- in words that end with a consonant, on the last syllable, with the exception of two grammatical endings: -n, for third-person-plural of verbs, and -s, for plural of nouns and adjectives or for second-person-singular of verbs. However, even though a significant number of nouns and adjectives ending with -n are also stressed on the penult (joven, virgen, mitin), the great majority of nouns and adjectives ending with -n are stressed on their last syllable (capitán, almacén, jardín, corazón).
- Preantepenultimate stress (stress on the fourth-to-last syllable) occurs rarely, only on verbs with clitic pronouns attached (e.g. guardándoselos 'saving them for him/her/them/you').
In addition to the many exceptions to these tendencies, there are numerous minimal pairs
that contrast solely on stress such as sábana
('sheet') and sabana
('he/she limits') and limité
('I limited'); líquido
('I sell off') and liquidó
('he/she sold off').
The orthographic system unambiguously reflects where the stress occurs: in the absence of an accent mark, the stress falls on the last syllable unless the last letter is ⟨n⟩, ⟨s⟩, or a vowel, in which cases the stress falls on the next-to-last (penultimate) syllable. Exceptions to those rules are indicated by an acute accent mark over the vowel of the stressed syllable. (See Spanish orthography
Spanish is the official, or national language in 18 countries and one territory in the Americas
, and Equatorial Guinea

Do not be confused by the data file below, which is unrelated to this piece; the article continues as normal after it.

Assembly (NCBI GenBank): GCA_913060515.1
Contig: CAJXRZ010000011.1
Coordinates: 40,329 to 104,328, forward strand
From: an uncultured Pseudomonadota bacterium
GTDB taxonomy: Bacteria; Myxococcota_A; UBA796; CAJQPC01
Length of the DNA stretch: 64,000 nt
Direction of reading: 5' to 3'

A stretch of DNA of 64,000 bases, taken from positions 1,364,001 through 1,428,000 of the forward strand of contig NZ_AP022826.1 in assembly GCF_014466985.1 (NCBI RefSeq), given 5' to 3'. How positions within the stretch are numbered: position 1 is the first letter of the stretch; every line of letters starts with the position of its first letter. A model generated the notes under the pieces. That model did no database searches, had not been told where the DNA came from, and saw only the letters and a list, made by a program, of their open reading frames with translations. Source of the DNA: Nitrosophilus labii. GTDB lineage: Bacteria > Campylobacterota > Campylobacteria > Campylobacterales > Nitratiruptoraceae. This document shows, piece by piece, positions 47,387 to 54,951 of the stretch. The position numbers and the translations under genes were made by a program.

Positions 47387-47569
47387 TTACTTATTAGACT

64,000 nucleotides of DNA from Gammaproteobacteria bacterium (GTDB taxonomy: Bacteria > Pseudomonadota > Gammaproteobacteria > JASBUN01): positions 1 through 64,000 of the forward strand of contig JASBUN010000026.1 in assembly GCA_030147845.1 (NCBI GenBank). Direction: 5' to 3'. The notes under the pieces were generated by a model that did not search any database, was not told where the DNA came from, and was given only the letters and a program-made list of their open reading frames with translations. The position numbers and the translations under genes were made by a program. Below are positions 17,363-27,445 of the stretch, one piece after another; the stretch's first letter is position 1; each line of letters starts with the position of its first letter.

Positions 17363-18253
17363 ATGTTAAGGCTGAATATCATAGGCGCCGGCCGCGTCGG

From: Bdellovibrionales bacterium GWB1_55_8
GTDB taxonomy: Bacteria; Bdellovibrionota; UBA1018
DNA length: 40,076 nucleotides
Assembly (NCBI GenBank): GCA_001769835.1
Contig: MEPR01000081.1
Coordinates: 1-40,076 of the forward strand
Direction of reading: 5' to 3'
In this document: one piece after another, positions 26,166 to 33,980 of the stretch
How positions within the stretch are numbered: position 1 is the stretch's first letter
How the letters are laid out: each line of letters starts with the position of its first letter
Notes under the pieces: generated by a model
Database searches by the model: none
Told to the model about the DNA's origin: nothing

. With a population of over 410 million, Hispanophone America
accounts for the vast majority of Spanish speakers, of which Mexico
is the most populous Spanish-speaking country. In the European Union
, Spanish is the mother tongue
of 8% of the population, with an additional 7% speaking it as a second language.
Additionally, Spanish is the second most spoken language in the United States
and is by far the most popular foreign language among students.
In 2015, it was estimated that over 50 million Americans spoke Spanish, about 41 million of whom were native speakers.
With continued immigration and increased use of the language domestically in public spheres and media, the number of Spanish speakers in the United States is expected to continue growing over the forthcoming decades.
Spanish speakers by country
The following table shows the number of Spanish speakers in some 79 countries.
Worldwide Spanish fluency (grey and * signifies official language)
A world map attempting to identify the main dialects of Spanish.
There are important variations (phonological
, and lexical
) in the spoken Spanish of the various regions of Spain and throughout the Spanish-speaking areas of the Americas.
The variety with the most speakers is Mexican Spanish
. It is spoken by more than twenty percent of the world's Spanish speakers (more than 112 million of the total of more than 500 million, according to the table above). One of its main features is the reduction
or loss of unstressed vowels
, mainly when they are in contact with the sound /s/.
In Spain, northern dialects are popularly thought of as closer to the standard, although positive attitudes toward southern dialects have increased significantly in the last 50 years. Even so, the speech of Madrid, which has typically southern features such as yeísmo
and s-aspiration, is the standard variety for use on radio and television.
However, the variety used in the media is that of Madrid's educated classes, where southern traits are less evident, in contrast with the variety spoken by working-class Madrid, where those traits are pervasive. The educated variety of Madrid is indicated by many as the one that has most influenced the written standard for Spanish.
The four main phonological divisions are based respectively on (1) the phoneme /θ/